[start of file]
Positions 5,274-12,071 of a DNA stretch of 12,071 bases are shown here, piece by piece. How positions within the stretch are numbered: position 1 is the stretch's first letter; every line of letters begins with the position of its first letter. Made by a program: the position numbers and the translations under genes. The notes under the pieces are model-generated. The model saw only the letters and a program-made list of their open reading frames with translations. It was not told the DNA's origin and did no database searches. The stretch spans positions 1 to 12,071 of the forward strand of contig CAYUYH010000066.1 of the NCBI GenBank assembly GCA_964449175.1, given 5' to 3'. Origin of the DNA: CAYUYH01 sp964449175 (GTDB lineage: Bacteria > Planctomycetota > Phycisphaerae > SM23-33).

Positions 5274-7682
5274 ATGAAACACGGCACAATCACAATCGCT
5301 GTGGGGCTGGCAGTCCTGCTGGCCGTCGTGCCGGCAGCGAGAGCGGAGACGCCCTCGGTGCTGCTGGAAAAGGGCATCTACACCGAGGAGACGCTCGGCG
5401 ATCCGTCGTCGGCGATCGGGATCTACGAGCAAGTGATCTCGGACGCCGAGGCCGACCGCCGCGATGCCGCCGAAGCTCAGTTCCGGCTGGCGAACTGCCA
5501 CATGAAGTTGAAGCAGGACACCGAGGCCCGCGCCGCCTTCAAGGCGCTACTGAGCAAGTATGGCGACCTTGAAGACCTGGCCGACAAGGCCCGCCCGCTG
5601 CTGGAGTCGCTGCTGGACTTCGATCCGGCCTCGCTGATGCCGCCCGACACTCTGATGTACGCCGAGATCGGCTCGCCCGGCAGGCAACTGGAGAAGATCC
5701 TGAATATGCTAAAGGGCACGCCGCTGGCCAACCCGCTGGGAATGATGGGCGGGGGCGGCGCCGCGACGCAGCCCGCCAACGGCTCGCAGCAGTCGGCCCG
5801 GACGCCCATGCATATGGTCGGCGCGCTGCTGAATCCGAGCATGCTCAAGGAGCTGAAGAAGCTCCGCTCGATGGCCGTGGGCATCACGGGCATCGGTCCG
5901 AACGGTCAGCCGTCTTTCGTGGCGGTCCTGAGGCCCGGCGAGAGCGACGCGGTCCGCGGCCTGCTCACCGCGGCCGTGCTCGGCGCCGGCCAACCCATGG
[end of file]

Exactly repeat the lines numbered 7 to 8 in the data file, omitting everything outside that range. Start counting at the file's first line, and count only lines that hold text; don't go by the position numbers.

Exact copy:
5601 CTGGAGTCGCTGCTGGACTTCGATCCGGCCTCGCTGATGCCGCCCGACACTCTGATGTACGCCGAGATCGGCTCGCCCGGCAGGCAACTGGAGAAGATCC
5701 TGAATATGCTAAAGGGCACGCCGCTGGCCAACCCGCTGGGAATGATGGGCGGGGGCGGCGCCGCGACGCAGCCCGCCAACGGCTCGCAGCAGTCGGCCCG